When analyzing the occurrence of mutations in VP1 gene in both inoculated human subjects and HeLa-OH cells, we found a lower mutation frequency in vivo in humans (3.1×10−4) than in vitro in HeLa-OH cells (1.9×10−3). The mutation frequency estimations based on the ORF sequences strengthened these results (3.4×10−4 and 8.4×10−4 in humans and HeLa-OH cells, respectively) and are consistent with published data that estimate an error rate of picornavirus RNA polymerases ranging between 10−3 and 10−4 errors/nucleotide/cycle of replication [4], [5]. HRV is one of the most frequent viral agents in humans with more than 100 serotypes co-circulating that have emerged through repeated infections of short duration. The mutation frequency observed in our study is rather limited and at the lower end of what might have been expected, thus suggesting that HRV serotypes (at least for HRV-39) have already evolved over a prolonged period of time. Furthermore, in the absence of any knowledge of the number of replication cycles, we should be careful to draw any definitive conclusion between in vitro and in vivo conditions. Still, these differences could be explained by the fact that the HRV-39 inoculum might be more human-adapted as it was previously cultured only twice in WI-38 diploid fibroblasts. Second, human volunteers and HeLa-OH cells were not inoculated with the same TCID50/mL (103 and 102 TCID50/mL, respectively) as HeLa-OH cells did not sustain 5 days of infection as with the one used to infect human subjects. Third, the relative percentage of infected cells is likely to be higher in vitro.

The Sanger sequencing analysis performed on the entire ORF of 5 HeLa-OH and 5 NW samples showed a similar ratio of synonymous and non-synonymous mutations mainly located in hot spot regions identified by the relative mutation density analysis. Both in HeLa-OH and in human subjects, half of the non-synonymous mutations were non-conservative and were all located in VP1 and 2C genes. Interestingly, the change observed at position 2711 seems to have a beneficial effect at the genome level (synonymous) in HeLa-OH cells since this mutation emerged in all five independent experiments in HeLa-OH. This was observed only twice among the 15 human cases. Only functional studies could determine whether this specific mutation could provide a phenotypic advantage in vitro. Our data demonstrate the intrinsic ability for an already human-adapted HRV to generate new mutations in the VP1 region during the course of an acute infection in vivo. This latter point is of importance as VP1 contains sites for both antigen recognition and antiviral drug targets, such as pleconaril [6], [7]. Interestingly, after 5 days of infection, no mutations arose within the VP1 drug-binding pocket both in vivo and in vitro, but in the absence of any drug pressure.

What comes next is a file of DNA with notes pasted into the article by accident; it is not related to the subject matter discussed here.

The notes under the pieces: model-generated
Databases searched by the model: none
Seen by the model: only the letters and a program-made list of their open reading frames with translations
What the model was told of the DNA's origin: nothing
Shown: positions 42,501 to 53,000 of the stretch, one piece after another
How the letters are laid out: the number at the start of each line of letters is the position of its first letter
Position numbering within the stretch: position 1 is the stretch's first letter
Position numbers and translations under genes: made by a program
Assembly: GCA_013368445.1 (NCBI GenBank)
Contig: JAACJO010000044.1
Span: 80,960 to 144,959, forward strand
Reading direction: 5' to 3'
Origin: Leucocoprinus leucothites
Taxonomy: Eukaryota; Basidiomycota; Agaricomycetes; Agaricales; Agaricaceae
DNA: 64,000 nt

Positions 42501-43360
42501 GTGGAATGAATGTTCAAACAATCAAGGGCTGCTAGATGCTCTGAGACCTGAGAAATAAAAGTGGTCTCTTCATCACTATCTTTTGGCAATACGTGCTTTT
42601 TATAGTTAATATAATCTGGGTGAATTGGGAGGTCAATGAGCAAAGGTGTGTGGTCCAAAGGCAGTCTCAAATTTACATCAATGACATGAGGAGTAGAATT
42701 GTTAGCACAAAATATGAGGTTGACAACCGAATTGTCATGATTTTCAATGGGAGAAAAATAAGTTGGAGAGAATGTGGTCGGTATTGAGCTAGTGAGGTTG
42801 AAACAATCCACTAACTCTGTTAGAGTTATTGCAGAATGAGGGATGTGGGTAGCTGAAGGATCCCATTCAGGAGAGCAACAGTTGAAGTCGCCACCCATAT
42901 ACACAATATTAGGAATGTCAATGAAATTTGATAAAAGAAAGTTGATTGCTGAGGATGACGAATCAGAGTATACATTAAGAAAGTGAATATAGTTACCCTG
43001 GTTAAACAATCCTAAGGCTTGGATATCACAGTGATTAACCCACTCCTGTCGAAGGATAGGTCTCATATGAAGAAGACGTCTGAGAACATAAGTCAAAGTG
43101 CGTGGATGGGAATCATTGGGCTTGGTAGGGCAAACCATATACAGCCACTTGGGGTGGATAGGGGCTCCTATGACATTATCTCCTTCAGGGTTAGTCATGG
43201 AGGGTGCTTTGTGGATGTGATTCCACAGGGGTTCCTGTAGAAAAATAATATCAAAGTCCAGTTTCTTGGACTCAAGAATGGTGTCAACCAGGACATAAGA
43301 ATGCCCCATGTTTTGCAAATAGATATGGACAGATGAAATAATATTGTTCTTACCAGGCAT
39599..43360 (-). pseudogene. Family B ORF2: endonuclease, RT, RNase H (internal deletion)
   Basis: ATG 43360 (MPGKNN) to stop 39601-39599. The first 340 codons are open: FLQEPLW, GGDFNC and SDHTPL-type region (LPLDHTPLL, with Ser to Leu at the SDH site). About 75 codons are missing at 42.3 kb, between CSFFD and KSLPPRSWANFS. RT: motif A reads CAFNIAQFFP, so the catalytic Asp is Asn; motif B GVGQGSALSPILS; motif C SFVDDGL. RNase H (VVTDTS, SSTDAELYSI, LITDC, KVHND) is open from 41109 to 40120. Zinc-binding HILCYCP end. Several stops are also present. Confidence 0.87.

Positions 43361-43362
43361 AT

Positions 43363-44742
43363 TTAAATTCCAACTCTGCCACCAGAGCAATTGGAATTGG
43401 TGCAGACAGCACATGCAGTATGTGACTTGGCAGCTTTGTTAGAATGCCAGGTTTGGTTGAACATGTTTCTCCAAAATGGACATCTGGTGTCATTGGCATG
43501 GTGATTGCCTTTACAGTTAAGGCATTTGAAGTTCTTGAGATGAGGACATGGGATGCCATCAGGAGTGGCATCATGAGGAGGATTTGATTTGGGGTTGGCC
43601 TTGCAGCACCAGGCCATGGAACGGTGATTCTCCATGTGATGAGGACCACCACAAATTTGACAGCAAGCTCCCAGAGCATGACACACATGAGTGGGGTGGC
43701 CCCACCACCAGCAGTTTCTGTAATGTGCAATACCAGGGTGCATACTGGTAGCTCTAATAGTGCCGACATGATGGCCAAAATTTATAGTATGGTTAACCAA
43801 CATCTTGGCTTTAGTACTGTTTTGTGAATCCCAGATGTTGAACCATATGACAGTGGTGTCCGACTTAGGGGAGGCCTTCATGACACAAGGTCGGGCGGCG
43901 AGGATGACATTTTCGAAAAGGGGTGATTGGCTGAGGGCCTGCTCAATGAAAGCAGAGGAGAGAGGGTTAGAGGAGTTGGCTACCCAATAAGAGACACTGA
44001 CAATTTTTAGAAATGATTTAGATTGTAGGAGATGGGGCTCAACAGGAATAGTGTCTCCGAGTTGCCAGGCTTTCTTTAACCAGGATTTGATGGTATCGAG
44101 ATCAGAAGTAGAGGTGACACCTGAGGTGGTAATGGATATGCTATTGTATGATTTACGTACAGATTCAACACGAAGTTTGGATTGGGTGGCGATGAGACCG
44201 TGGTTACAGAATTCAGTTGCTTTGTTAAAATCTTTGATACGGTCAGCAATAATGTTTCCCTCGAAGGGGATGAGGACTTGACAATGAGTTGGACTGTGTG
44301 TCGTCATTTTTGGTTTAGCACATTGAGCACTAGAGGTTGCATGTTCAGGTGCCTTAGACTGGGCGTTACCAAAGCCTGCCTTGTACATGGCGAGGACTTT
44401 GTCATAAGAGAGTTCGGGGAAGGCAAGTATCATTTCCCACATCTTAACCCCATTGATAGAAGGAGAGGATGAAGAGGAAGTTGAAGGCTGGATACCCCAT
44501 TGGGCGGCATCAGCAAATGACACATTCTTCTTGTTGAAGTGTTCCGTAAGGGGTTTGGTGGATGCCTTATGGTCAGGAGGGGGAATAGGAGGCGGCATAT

Importantly, we did not find any mutations by both ultra-deep or classical Sanger sequencing methods within any previously known HRV functional domains (that are expected to tolerate a minimal number of mutations) and these were largely located in viral structural genes. This suggests that ultra-deep sequencing might represent a powerful tool to identify previously unknown functional domains that should be evidenced as cold spot regions. In addition, this approach is extremely useful for the study of any viral populations and quasispecies that cannot be grown in cells. Finally, this approach performed on different HRV serotypes could bring information on their respective evolutionary status as viruses having frequently circulated in humans should be more adapted and thus less susceptible to variations during the course of a human infection.

In summary, we took advantage of samples from experimentally inoculated volunteers to characterize HRV genome evolution over a 5-day course of infection, which represents the maximal window period of transmissibility. Ultra-deep sequencing analysis on minority mutation frequency and distribution allowed to identify hot spot and cold spot regions along HRV-39 ORF present both in vivo and in vitro. Our experiments suggest that HRV inter-host transmission is not associated with a strong bottleneck effect. Continued efforts to improve our understanding of HRV evolution in its natural host are essential as they represent the basis for the design of future potential vaccines and antiviral drugs.

Materials and Methods

Ethics statement